Lending – how to trust the borrower?
A lender trusts the borrower by having some due-diligence and checks/balances.
This is what the banks and financial institutions have been doing since their inception. So, the critical piece boils down to how to do the due-diligence because that will determine the fraud and credit model for any intermediary which is lending.
These things have not changed much since the last few decades. The banks are still determining the trust by checking the collaterals, assets, etc of the borrower, which led to serving only the mid-high income and high-income individuals, which in turn created a huge access gap to credit for anyone below that income strata.
Hence, disruption started happening outside the traditional financial institutions to develop new due diligence processes (or credit model) by leveraging the alternate data and behavioral economics.
And this has led to the birth of micro-finance institutions – which start doing lending at a very small scale to people who don’t satisfy banks criteria, basically unsecured loans. They did something beautiful to create trust among the borrowers by lending at a group level – SHGs or Self Help Groups, so as to de-risk it by leveraging social and behavioral psychology.
We are seeing some red flags in micro-lending specifically.
“A reversal was observed in the trend with rise in ticket size outpacing the growth in client base. While MFIs continue to expand their reach and add new clients, in the post-demonetisation period, greater focus has been on client retention (by offering higher ticket sizes) and eliminating delinquent clients, which has slowed down the pace of client growth for the sector. ” ~ Supreeta Nijjar, Sector Head – Financial Sector Ratings, ICRA
“In South Asia figures are similar, with 11 percent saving in a financial institution in the last 12 months and 9 percent receiving a loan from a financial institution. And yet the massively popular Self-Help Group movement in India counted 97 million households affected by March 31, 2010. But even this indication of participation is weak when compared to the potential market of the 900 million households in India that live on less than US$2 a day” ~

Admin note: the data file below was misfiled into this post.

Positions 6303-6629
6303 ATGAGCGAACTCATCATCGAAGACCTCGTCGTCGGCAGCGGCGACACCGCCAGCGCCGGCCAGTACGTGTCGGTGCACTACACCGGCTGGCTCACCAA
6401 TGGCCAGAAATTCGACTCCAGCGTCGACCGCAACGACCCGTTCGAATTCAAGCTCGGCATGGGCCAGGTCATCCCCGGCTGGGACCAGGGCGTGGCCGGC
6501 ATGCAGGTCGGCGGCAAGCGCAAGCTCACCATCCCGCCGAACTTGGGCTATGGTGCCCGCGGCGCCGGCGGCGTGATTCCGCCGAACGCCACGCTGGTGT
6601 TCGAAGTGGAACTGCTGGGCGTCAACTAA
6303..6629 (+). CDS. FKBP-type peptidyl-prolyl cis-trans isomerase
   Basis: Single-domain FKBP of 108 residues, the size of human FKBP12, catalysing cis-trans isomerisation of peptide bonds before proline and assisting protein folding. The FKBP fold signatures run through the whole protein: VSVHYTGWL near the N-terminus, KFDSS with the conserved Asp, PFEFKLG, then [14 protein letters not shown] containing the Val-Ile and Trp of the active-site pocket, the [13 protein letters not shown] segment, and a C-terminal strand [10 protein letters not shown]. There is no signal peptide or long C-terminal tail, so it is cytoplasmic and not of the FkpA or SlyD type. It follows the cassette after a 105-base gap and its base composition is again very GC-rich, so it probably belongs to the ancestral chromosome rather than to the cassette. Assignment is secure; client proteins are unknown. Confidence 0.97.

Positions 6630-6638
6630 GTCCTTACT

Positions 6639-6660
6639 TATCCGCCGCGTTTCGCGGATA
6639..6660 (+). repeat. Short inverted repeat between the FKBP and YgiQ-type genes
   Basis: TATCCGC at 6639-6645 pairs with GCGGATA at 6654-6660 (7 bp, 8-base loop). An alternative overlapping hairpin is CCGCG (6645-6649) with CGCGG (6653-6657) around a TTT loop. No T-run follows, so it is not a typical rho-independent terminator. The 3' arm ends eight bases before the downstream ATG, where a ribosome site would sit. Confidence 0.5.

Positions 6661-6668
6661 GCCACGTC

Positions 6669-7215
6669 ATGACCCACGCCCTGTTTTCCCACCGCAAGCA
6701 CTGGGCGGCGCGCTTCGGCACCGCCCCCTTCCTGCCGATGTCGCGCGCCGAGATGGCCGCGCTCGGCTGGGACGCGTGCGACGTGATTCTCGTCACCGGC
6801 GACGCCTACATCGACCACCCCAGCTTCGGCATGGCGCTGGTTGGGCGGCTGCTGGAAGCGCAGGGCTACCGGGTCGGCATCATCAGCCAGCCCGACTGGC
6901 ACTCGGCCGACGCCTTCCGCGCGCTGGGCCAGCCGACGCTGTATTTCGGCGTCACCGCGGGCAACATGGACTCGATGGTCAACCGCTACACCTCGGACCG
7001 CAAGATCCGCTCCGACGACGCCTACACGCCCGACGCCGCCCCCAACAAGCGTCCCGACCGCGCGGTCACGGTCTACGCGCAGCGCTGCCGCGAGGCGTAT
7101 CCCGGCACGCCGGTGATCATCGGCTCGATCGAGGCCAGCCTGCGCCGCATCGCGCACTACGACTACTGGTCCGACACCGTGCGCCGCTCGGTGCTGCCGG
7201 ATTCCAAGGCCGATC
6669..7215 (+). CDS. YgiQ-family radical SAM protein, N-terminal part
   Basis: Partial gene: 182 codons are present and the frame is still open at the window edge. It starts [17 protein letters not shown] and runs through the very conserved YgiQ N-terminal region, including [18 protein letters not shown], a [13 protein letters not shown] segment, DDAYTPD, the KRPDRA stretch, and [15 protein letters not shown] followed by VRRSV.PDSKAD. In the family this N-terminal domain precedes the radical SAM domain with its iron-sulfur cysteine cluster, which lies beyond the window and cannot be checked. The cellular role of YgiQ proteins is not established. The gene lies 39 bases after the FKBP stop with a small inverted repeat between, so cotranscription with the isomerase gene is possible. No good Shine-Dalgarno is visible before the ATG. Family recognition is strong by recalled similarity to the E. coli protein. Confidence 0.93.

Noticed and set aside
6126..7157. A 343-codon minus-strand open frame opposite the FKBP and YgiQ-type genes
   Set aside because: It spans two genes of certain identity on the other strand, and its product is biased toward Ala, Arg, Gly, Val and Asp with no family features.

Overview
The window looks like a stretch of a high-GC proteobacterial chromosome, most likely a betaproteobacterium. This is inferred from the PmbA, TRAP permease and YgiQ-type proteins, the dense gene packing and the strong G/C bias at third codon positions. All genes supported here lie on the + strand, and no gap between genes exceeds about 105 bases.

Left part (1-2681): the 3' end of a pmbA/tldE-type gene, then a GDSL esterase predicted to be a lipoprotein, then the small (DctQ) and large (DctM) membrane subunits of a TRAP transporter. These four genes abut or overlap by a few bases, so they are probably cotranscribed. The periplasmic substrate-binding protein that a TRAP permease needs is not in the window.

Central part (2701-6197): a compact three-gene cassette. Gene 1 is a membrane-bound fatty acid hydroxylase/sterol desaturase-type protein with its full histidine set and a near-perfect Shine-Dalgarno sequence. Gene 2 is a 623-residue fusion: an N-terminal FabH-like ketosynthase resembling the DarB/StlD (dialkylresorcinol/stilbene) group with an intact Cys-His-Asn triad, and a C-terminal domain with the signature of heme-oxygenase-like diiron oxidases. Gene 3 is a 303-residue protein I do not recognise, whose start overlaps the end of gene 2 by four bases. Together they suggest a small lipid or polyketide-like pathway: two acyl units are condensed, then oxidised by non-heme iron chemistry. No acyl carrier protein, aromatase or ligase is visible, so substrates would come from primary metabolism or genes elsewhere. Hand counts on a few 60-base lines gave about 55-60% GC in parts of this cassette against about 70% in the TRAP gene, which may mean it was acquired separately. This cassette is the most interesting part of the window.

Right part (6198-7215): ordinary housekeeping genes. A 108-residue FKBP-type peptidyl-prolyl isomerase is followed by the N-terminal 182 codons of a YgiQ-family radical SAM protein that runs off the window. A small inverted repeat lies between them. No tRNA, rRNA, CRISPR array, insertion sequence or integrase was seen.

The next phase in this innovation cycle is to design, develop and customize financial services for next billion users by leveraging smartphone and internet penetration to get various forms of alternative data to build new forms of credit as well as fraud models. In this phase, fin-tech can play a very important role as a disruptor and hence a replacement to existing ways of doing lending business.
“The concept of fintech is very exciting, particularly with respect to credit scoring and figuring out what products are needed by different people. “ ~ Robert Dunn
What fin-tech companies needs to figure out to disrupt (not just an incremental improvement from the previous ways)?
- Know the ability to pay vs willingness to pay of your customer.
- To be able to determine the fraud and credit model
- Use positive screening over negative screening while creating credit or fraud model.
I like to end this post with the quote by Nandan, which I used in my last post as well – fin-tech or tech enabled banks.
“Financial services in India is going from low volume, high value, high cost to high volume, low value, low cost” ~ Nandan Nilekani
PS: I would love to hear from your journey being a fin-tech entrepreneur, investor or an enthusiast like me. Shoot me an email at firstname.lastname@example.org or WhatsApp at +91-8095786001 for a cup of coffee.